The payoff of the decision to stop treating my writing like a guilty pleasure was immediate. I now approach the day with my Pet Project at the top of my to-do list -- and, as a result, have made more progress on this project in the past three months than I have in the past three years. God willing, it will be finished by the end of July. And that, I don't mind telling you, feels goooooooood.

Paying myself the best part of my day has allowed me to banish the "hobby" doubt permanently. For the next two months, I challenge you to make your writing a priority and pay yourself in a similar manner. Kim and I would love to hear what happens when you do.

Here's granting you permission to fully embrace your writing aspirations!

Onward and upward!

Tuesday, June 17, 2014

Introducing The Doubt Box

Last night kicked off the Summer, 2014, #Write2TheEnd Writers Workshop in St. Joseph, Michigan. We met the writers who had signed up, learned what their goals are for the next eight weeks, and discussed initial strategies for achieving those goals.

(At #W2TE, every participant who meets his or her self-determined goal by the end of the workshop receives $100. Co-facilitator Kim Jorgensen Gane and I are committed to doing everything in our power to help participants get that hundred bucks.)

I'm the Roll-Up-Your-Sleeves, No Excuses, Get To Work type. I love to present writers with tools for organizing their content, improving their productivity, and making the creative process easier.

In a sense, I'm the Activities Organizer. But Kim is the Emotional Core. Case in point:

How big must it be to hold all your doubts?
When we were preparing our presentations, Kim mentioned an exercise she had planned. She brought out a lovely, little blue box with a hinged lid. "This is the Doubt Box," she told me. "I'm going to have people to write out the doubts that are holding them back on the project they want to finish. Then they'll divest themselves of those doubts and put them in the box for the duration of the workshop."

I did not laugh. But I am a lousy actor, and "You've got to be kidding" must have shown clearly on my face.

"What?" said Kim. "Don't you like the Doubt Box?"

"It's not that I don't like it," I told her. "Exercises like that -- touchy-feely things -- just don't resonate with me. But that doesn't make them less valid. So, by all means, hit them with the Doubt Box. Oh, and by the way, can we burn the doubts at the end of the workshop? I can get into that. Because... fire!"

Kim humored me and nodded. So I am totally looking forward to the Doubt Flambe of the final session. But I digress...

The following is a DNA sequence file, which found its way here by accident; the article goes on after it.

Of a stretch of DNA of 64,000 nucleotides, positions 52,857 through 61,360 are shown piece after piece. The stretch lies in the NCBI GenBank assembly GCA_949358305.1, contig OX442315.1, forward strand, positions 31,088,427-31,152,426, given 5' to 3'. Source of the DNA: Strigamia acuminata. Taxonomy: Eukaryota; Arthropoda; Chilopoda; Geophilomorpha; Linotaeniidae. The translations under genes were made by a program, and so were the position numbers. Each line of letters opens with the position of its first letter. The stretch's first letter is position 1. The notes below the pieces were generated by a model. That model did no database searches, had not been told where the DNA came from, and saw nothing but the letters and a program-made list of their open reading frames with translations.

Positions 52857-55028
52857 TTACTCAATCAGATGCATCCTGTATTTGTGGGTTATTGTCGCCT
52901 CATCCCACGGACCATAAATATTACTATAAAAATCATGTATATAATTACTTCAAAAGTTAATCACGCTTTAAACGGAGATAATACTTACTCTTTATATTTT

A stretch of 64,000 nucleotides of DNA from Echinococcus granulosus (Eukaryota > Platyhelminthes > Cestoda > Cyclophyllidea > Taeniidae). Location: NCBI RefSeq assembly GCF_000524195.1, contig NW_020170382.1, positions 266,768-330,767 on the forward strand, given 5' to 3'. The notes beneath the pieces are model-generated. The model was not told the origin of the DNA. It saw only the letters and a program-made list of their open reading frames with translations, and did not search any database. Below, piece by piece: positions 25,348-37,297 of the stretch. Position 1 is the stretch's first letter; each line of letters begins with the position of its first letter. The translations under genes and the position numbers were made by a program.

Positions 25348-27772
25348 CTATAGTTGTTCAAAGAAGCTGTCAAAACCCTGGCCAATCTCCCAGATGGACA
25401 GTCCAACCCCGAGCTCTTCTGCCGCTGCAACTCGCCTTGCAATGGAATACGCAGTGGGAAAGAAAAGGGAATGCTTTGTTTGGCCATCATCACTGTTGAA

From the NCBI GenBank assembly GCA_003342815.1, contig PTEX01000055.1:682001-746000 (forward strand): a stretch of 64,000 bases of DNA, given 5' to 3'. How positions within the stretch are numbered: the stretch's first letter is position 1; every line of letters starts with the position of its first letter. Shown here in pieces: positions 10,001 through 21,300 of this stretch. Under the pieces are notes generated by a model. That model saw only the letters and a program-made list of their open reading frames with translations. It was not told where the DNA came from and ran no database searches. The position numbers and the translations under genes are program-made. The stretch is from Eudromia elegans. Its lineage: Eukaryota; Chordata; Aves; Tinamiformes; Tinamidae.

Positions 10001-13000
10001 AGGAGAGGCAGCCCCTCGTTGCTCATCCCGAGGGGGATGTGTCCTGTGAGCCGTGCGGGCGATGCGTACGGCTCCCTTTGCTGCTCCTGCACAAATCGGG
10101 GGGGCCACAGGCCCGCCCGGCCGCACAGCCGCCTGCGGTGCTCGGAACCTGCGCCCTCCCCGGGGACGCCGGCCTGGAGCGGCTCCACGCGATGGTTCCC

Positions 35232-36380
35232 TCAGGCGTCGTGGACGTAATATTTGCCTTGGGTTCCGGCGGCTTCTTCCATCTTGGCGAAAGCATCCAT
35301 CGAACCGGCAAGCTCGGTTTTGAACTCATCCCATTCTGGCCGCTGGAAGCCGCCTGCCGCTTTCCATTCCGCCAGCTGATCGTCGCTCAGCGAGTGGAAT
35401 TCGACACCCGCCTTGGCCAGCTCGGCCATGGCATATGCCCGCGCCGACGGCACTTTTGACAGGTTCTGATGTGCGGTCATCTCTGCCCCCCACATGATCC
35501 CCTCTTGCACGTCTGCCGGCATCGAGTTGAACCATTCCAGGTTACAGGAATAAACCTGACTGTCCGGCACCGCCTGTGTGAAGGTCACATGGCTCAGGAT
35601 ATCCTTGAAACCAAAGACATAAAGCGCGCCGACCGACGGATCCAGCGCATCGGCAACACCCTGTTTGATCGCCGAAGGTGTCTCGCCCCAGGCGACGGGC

Don't carry your doubts with you.
They'll weigh you down as you venture into the unknown.
During our first session, Kim talked about the importance of writers allowing themselves to see themselves as artists. Of claiming creative time and jealously guarding it against the vagaries of life. (No, she didn't use the word "vagaries." I'm paraphrasing.) She talked about the realities of unpublished writers sometimes seeing their work as frivolous, or themselves as frauds.

Then she brought out the Doubt Box.

As soon as she mentioned it and named it, before she'd even had a chance to fully explain her plan for it, our wonderful #Write2TheEnd participants grabbed pen and paper and began writing. They got it. Immediately.

The Doubt Box quickly accumulated pieces of paper -- each one a doubt that was weighing someone down, keeping that person from charging into the fray and tackling the writing endeavor that fed her soul. As the Doubt Box filled, the participants grew noticeably more positive -- more ready to get to work.

This. This is what #Write2TheEnd is all about. It's about finding ways to help writers commit to a project they love. It's about networking with others who share similar goals, but who may not have the same core approach as you. It's about being willing to divest yourself of doubts, and get writing.

What doubts are weighing you down? You can put them in a Doubt Box of your own. Share them below, then let them go. Put them in the comment box, and get them off of your back and out of your mind!

Wednesday, May 21, 2014

An Invitation to Southwestern Michigan Writers